- Europe’s FrenzyEuropean and Spanish Universality in María Zambrano
In his Vienna lecture of 1935, entitled “Philosophy and the Crisis of European Humanity,” Husserl acknowledges the widespread sense that Europe is undergoing a spiritual crisis: “The European nations are sick” (1970a, 270). Although physicians may be able to cure bodily ailments using their knowledge of the mechanisms of nature, there as yet exists no widely accepted analogous figure to address spiritual illness. For, Husserl says, the humanistic sciences, which relate to the human spirit as the natural sciences relate to nature, have yet to establish solid foundations for a theory that differentiates them from the natural sciences.1 Hence, instead of an entire tradition of trained individuals to practice and further develop techniques of “spiritual” healing, the European mind is accosted by quacks who rely on an unexamined tradition and their own idiosyncratic intuition to effect a cure. More than these spiritual medicine men’s irrational responses to the European crisis, Husserl expressed concern about “a misguided rationalism” (290). In particular, he mentions a “one-sided rationality,” one that disparages [End Page 189] the humanistic sciences for their failure to measure up to the certainties of the natural sciences. Unfortunately, this rationalism “is taken for philosophical rationality as such”; this mistaken rationality, he admits, is “characteristic of the philosophy of the whole modern period since the Renaissance” (292). The history of this mistake, which he calls “objectivism” or “naturalism,” is the theme of The Crisis of the European Sciences and Transcendental Phenomenology proper.
Instead of discarding rationality as a dead end, Husserl will attempt to remedy “man’s now unbearable lack of clarity about his own existence” by returning to “genuine rationality” (1970a, 297). Such a rationality does not merely restore the humanistic sciences to a place of prestige beside the natural sciences; rather, the theory of the spiritual sphere accounts for the natural sciences and their success. “The spirit is not in or alongside nature,” he writes; “rather, nature is itself drawn into the spiritual sphere” (298). Scientists must learn that their very ability to see the natural world as a set of phenomena that appear to them as objects presupposes their immersion in a particular “surrounding life-world” (295). That “life-world” is specific to a particular place and time, and the task of defining and comprehending lifeworlds falls to the humanistic sciences. The failure on the part of the natural sciences and other sciences in thrall to them to recognize their dependence on a “spiritual sphere” carries with it other consequences, such as ignorance of what Husserl calls “the soul in its own essential sense, which is, after all, the ego that acts and suffers” (296). In Europe, or the Infinite Task, Rodolphe Gasché refers to modern science’s inadequacy as an “ethico-philosophical error” that Husserl means to correct with the concept of the lifeworld (2009, 72).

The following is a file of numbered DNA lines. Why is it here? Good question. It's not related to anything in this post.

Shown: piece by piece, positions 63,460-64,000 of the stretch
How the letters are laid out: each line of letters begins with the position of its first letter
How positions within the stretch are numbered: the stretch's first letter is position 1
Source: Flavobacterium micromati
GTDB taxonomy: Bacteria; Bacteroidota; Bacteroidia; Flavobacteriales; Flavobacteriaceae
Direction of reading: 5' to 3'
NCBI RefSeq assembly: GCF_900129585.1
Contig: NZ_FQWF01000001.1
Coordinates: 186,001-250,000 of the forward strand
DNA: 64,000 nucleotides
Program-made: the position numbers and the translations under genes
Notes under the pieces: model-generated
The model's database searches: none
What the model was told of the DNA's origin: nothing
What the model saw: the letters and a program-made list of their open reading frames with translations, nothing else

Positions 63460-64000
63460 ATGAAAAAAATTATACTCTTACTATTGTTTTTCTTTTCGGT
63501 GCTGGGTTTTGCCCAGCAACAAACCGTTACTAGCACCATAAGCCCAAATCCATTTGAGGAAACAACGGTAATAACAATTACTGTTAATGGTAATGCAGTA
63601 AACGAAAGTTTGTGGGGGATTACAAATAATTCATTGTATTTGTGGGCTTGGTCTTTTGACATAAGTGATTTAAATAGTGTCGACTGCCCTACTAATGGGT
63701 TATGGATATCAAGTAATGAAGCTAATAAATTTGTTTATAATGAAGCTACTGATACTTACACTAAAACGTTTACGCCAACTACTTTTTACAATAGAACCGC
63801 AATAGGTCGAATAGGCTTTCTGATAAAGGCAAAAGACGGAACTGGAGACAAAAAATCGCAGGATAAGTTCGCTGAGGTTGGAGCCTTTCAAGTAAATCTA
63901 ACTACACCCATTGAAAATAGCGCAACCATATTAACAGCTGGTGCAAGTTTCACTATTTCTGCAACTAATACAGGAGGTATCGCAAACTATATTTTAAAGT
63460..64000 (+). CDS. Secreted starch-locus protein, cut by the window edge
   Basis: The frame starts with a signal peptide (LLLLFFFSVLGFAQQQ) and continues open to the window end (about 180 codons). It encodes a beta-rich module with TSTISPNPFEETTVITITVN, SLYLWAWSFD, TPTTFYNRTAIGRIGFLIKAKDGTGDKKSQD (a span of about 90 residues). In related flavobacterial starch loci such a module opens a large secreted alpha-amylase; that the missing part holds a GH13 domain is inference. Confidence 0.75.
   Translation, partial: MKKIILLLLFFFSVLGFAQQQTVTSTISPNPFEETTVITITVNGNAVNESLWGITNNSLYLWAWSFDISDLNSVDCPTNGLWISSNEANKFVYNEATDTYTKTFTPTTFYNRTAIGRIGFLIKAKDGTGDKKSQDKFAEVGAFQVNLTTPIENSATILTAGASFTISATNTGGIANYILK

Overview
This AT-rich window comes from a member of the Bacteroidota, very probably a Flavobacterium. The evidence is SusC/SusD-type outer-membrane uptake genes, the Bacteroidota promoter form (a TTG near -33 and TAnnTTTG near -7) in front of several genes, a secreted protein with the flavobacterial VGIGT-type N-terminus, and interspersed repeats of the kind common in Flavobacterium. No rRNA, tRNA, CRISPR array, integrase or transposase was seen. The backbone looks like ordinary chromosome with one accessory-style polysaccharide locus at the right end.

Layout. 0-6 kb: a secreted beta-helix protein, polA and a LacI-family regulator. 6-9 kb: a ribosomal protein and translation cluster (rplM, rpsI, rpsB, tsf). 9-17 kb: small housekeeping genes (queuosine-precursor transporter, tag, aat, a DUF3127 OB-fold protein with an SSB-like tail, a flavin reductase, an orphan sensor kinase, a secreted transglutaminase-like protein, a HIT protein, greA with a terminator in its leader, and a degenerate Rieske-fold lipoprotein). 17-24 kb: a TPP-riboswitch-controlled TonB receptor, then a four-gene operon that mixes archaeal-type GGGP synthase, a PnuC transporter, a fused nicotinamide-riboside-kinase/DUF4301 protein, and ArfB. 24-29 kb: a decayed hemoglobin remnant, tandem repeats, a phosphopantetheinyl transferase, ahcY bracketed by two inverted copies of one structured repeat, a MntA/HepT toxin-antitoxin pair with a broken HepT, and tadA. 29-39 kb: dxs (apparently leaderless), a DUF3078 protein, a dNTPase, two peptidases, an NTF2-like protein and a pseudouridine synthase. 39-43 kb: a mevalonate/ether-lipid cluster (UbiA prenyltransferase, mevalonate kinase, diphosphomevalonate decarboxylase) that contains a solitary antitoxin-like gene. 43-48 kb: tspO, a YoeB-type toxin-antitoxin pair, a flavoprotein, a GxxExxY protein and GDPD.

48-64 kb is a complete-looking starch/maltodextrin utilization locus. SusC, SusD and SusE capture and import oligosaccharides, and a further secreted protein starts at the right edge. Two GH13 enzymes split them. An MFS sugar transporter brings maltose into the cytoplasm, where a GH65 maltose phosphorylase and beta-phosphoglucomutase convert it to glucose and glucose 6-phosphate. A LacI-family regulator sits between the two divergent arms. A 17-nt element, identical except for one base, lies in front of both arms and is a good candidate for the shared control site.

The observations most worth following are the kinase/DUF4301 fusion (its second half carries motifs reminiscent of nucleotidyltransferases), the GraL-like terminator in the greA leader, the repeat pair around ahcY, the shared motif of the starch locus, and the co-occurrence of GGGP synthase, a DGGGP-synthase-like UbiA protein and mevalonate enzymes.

Although one gets the sense that Husserl’s exposition is motivated by the urgency of crisis and the desire for a remedy, Gasché, in his exegesis of the Crisis, becomes interested in another, more affirmative facet of Husserl. It is also a less obvious one. Namely, by shifting the realm of universality from nature to spirit or intellect (Geist), elements and laws that explain nature and human existence take on a clearly historical perspective to take into account the temporality of human being. Rather than timeless truths, the ideas that are born of theoretical speculation in general make up “a fund of premises [End Page 190] for an infinite horizon of tasks as the unity of one all-encompassing task” (Husserl 1970a, 278). As Gasché insists, this “fund” and the shared, universal discourse it comprises are “in the making,” requiring constant renewal and revision to retain any right to their ambitious project. Of course, the project also has a name. Europe, or the Infinite Task describes this project as it develops from Husserl through the phenomenological tradition; Gasché takes stock of the radicality of Husserl’s thinking and follows it though a series of transformations of the idea of the project and universality of Europe. That is to say, rather than following thinkers...